Over the course of the pandemic, I’ve spent quite a bit of time lamenting the loss of employment in the food services industry and documenting the existential crisis facing restaurants across America.
As longtime readers know, my affinity for dining out and imbibing runs deep. Wherever I’ve lived, I’ve generally become a fixture at a hodgepodge of local restaurants and drinking establishments, running the gamut from the priciest steak and sushi to the seediest of dive bars. In fact, one thing that bothered me about Manhattan was the difficulty of becoming a “fixture” at any one place due to the sheer number of venues and “competition” for “regular” status.
In any case, five years ago I was compelled (by medical professionals) to cease and desist from alcohol consumption, so my lifelong link to the restaurant industry was effectively severed. Parting, as they say, was such sweet sorrow. And yet, despite my detachment, my heart still breaks for those represented by the chart (below).
For decades, they were my psychiatrists and, as it turned out, the only real friends I had. Around two million of them are still jobless and frankly, the figures (from the BLS) almost surely understate the scope of the malaise.
On Saturday, in “Nero 2024,” I mentioned that direct aid for the restaurant industry is apparently not forthcoming outside of any renewed assistance delivered as part of the Paycheck Protection Program.
What the new stimulus bill does provide, though, is $15 billion for cultural institutions. As The New York Times wrote this week, “many small proprietors described it as their last hope for being able to remain in business after a nearly yearlong revenue drought.”
As much sympathy as the restaurant industry deserves, unemployment in the arts is astoundingly high. In a separate piece, published Saturday, the Times’s documented what one union leader warned could morph into
Trying to sort through the readily available data to quantify the situation is nearly impossible given the multifarious, heterogeneous nature of the arts community. It’s highly likely that many artists are undercounted, miscategorized, or simply not captured in any official government data. The Times underscores as much, noting overlap with the hospitality industry. “Many artists work other jobs to cobble together a living, often in the restaurant [and] retail industries, where work has also dried up,”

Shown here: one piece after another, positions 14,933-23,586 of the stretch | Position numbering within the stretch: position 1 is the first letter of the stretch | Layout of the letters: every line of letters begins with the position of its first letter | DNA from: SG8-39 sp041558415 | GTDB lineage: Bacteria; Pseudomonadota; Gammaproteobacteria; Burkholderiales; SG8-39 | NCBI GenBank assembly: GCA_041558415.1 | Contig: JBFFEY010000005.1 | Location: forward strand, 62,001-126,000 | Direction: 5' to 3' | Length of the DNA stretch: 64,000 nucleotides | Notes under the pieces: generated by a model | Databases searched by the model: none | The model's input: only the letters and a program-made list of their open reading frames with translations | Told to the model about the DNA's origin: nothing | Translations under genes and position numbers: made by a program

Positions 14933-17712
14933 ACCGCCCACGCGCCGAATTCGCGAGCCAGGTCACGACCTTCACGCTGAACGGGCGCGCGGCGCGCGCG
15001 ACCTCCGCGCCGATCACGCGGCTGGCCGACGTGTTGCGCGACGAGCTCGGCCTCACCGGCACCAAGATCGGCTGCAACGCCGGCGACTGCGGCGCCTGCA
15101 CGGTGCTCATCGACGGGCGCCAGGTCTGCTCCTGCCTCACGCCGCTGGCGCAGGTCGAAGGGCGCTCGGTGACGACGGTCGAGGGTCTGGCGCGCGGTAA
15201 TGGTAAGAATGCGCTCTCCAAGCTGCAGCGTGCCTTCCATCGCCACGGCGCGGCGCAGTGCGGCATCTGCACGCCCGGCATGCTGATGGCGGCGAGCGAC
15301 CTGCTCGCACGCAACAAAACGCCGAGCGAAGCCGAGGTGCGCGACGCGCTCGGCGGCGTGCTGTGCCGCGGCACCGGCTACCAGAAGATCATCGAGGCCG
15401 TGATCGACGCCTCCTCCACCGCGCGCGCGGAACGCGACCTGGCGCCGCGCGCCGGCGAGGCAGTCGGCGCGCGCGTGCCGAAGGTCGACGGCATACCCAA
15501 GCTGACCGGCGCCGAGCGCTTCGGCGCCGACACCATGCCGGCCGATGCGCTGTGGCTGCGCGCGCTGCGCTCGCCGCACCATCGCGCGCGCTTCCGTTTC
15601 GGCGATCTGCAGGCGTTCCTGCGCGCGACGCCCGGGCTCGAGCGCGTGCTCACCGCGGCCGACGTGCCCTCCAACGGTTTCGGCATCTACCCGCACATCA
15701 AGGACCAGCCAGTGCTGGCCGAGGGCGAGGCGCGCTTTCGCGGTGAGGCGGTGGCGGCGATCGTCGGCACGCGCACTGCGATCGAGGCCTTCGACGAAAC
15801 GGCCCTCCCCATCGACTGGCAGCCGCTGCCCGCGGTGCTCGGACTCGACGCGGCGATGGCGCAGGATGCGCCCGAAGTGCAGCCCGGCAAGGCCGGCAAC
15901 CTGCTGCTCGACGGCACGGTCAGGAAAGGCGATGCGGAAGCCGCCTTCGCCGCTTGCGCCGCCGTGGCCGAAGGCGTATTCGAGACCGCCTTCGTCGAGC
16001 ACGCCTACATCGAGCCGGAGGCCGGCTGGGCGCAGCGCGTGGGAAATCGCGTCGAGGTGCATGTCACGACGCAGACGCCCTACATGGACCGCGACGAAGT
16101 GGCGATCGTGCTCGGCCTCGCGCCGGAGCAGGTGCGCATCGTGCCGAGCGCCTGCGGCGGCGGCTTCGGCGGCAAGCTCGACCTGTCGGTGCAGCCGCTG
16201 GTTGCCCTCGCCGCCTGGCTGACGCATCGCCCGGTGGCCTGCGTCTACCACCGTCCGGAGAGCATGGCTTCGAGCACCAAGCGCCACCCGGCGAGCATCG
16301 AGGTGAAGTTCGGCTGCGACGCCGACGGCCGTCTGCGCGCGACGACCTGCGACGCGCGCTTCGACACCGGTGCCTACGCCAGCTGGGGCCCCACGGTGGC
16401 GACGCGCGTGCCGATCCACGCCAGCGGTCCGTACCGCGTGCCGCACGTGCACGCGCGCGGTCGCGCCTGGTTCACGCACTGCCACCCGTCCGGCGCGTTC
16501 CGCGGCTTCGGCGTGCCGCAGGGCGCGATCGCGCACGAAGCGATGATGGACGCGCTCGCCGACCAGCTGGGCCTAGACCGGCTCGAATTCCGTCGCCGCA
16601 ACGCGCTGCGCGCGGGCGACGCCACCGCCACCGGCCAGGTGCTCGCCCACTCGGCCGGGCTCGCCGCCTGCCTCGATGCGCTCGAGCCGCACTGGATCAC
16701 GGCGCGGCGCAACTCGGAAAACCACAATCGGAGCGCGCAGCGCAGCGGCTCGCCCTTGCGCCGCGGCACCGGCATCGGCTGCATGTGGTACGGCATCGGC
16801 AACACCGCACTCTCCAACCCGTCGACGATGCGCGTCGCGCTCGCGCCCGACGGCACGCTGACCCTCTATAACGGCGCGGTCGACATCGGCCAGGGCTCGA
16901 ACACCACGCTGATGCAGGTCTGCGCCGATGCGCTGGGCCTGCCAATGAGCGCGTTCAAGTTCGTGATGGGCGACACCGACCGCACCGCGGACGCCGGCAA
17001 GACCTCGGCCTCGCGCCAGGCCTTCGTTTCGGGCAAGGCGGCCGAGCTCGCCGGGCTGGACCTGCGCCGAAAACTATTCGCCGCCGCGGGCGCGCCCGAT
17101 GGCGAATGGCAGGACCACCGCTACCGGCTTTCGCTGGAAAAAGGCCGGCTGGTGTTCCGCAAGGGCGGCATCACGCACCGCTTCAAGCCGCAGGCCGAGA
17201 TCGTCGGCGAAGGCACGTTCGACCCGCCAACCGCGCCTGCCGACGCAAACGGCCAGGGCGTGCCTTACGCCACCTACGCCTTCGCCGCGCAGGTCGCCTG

I don’t pretend to know, for example, how representative the “Arts, Entertainment, and Recreation” series is. More granular series (e.g., “Performing Arts and Spectator Sports”) paint dour pictures, but because I’m not entirely sure what I’m looking at when I chart them, I simply defaulted to the visual (below), as it’s at least widely cited, even if it doesn’t capture what I’m trying to show with any degree of precision.
The Times quoted Adam Krauthamer, president of Local 802 of the American Federation of Musicians in New York, the largest local union of professional musicians in the world.
“My fear is we’re not just losing jobs, we’re losing careers,” Krauthamer told
According to data from the National Endowment for the Arts, unemployment rates for actors, dancers, and musicians are multiples of the rates for food service workers.
Obviously, a $15 billion federal lifeline for venues helps, but it’s no panacea. Enhanced unemployment benefits and program extensions will lapse in March absent another stimulus push. And that assumes Donald Trump signs the existing legislation. If he doesn’t, the billions in emergency funding aimed at rescuing cultural institutions from financial oblivion will get held up along with everything else.
The language I’ve employed in penning this post suggests I mentioned the arts as a kind of addendum to the broader economic suffering brought on by the pandemic. That cadence, to the extent it’s as discernible to readers as it was to me when I proofread the product of my own pen, was inadvertent. And that speaks to how easily entire sectors of the economy can be forgotten. If even I end up accidentally adopting an apathetic tone, just imagine how disinterested most Americans are at the plight of the proverbial “starving artist.”
To be sure, this is no small matter. The Times reminded the country that artists “are an integral part of local economies and communities in every corner of rural, suburban and urban America.”
They (artists of all kinds) also tend to enrich the lives of those around them and otherwise promote a sense of civic responsibility and social cohesion. The country desperately needs that right now. America can scarcely afford to get any stupider or any more divided.